February 3rd, 2014 — Recently, PepsiCo Inc. announced their intention to take advantage of the benefits offered by turning to Mexico manufacturing.
The company plans to invest five billion dollars over a period of five years into their operations south of the United States border. More than 35 percent of PepsiCo’s revenue comes from ventures just like this one. Placing a firm foothold into emerging markets allows PepsiCo to create a wider base for market share. In addition to increasing productivity for the company, this latest move will create more than 4,000 jobs for the local economy in Mexico.
In so doing, PepsiCo is following a long pedigree of companies that recognized the fiscal and logistical benefits of engaging in production activities in Mexico. From reduced labor and shipping costs to the lure of sustained economic growth, Mexico promises a wealth of advantages not realized from other emerging markets. The Mexican government has made itself very friendly to foreign manufacturers who seek to gain a foothold in its markets by creating a range of innovative programs.
The Maquiladora Program (IMMEX)
The 1960s saw a rapid influx of American companies into Mexico, all eager to take advantage of newly passed regulations allowing firms to engage in manufacturing in Mexico with vastly reduced duties and taxes. With the combination of reduced labor costs and other economic incentives, companies exported their raw materials to their Mexican production plants for assembly. Called the “Border Industrialization Program” and known colloquially as the “Maquiladora Program,” companies benefited from this proximity to their American production plants and the reduced cost of both shipping time and money that it entailed.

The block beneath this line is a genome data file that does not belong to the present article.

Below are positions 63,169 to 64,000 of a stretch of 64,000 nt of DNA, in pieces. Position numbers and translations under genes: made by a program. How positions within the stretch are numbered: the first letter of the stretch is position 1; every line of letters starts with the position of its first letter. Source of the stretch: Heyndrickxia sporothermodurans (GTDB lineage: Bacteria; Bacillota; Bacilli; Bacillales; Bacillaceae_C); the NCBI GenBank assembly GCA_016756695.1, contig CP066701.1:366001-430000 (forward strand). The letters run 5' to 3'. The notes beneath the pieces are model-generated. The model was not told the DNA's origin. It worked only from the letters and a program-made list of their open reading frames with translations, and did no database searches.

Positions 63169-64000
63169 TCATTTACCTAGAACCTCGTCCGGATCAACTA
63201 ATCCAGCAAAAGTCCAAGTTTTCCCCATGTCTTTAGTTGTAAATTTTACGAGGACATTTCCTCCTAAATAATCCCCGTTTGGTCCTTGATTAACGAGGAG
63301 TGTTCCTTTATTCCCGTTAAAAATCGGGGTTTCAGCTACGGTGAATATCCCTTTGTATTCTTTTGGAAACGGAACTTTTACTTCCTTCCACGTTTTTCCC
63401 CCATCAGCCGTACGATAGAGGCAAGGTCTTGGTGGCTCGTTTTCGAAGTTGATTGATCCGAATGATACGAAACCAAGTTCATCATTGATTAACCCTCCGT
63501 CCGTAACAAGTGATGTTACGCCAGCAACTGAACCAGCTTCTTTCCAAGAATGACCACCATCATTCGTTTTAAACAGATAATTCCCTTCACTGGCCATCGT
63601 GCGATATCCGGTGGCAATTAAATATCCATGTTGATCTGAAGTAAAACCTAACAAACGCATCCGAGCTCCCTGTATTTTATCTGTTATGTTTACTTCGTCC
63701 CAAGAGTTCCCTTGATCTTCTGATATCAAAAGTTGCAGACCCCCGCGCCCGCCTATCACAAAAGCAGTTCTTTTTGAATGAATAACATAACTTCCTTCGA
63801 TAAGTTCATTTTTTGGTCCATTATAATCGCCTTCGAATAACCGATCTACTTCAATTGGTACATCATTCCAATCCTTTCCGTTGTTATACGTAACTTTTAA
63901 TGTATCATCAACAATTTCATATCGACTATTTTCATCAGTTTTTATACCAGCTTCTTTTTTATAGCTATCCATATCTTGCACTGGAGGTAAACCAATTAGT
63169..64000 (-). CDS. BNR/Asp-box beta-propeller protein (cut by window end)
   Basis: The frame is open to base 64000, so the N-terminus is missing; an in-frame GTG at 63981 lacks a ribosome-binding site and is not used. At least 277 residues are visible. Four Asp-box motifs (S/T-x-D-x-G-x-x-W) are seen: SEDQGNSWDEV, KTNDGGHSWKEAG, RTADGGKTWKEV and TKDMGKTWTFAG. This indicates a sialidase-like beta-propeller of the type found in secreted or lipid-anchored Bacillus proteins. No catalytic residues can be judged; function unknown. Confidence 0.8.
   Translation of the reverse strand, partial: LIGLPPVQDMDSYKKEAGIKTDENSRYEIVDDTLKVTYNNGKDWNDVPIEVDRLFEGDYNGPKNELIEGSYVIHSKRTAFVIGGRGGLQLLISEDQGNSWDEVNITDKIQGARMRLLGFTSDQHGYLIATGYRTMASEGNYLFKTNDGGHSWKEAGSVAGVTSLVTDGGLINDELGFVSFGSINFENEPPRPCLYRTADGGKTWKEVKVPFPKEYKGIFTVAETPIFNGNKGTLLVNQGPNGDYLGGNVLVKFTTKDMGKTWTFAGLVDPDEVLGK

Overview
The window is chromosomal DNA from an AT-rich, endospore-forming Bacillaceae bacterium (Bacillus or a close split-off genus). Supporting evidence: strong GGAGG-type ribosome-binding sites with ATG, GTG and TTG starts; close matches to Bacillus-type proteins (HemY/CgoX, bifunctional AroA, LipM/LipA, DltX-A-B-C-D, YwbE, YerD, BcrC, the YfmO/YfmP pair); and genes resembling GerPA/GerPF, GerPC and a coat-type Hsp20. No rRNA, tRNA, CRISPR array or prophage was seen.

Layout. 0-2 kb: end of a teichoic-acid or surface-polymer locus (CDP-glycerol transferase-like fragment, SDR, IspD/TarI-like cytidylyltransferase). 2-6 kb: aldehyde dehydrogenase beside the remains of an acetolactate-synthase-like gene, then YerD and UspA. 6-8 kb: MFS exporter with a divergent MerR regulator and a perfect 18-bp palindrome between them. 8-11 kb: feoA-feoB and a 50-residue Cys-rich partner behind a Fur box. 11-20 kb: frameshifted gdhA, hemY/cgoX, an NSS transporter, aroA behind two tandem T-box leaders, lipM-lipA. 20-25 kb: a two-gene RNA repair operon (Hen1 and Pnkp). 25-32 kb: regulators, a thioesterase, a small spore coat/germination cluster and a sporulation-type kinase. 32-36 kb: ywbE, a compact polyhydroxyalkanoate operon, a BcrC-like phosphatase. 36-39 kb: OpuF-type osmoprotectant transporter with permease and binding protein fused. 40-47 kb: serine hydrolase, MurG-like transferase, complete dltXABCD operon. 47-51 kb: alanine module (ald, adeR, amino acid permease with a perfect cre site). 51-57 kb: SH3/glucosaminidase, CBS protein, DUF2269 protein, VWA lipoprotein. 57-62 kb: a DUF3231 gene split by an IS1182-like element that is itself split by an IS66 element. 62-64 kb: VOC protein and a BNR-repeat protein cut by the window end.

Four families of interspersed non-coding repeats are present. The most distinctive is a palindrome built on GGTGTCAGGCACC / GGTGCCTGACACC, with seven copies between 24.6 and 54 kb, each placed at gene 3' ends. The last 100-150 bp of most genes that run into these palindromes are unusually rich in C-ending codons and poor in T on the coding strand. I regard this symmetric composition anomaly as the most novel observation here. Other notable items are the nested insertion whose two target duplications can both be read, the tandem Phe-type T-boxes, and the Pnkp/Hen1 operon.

Mexico manufacturing has continued to be an attractive alternative for American companies decades later. There is a highly skilled workforce available for all phases of the manufacturing process, and labor costs in Mexico are comparable to that of China but with the added benefit of its proximity to the American market. Furthermore, Mexico’s advanced intellectual property and patent laws make it that more attractive to manufacturers, especially in more advanced industries.
There are several ways companies can set up a successful manufacturing venture in Mexico. In addition to methods such as wholly-owned subsidiaries or joint ventures, an option known as “sheltering” can allow companies to retain full control of their production and quality assurance in Mexico without legal exposure and liability. Shelter companies in Mexico, such as North American Production Sharing, Inc. (NAPS), enable manufacturers to focus their energy on the manufacturing process, leaving details such as human resources, customs compliance, accounting, environmental, and government compliance in the hands of expert administrators.
This option produces a myriad of benefits, from more streamlined production processes to a reduction in overhead costs. It allows companies to produce a superior product using a highly skilled workforce at significantly reduced costs while encouraging conditions that lead to sustained growth and profitability. Mexico manufacturing is an option that promises companies a very bright future.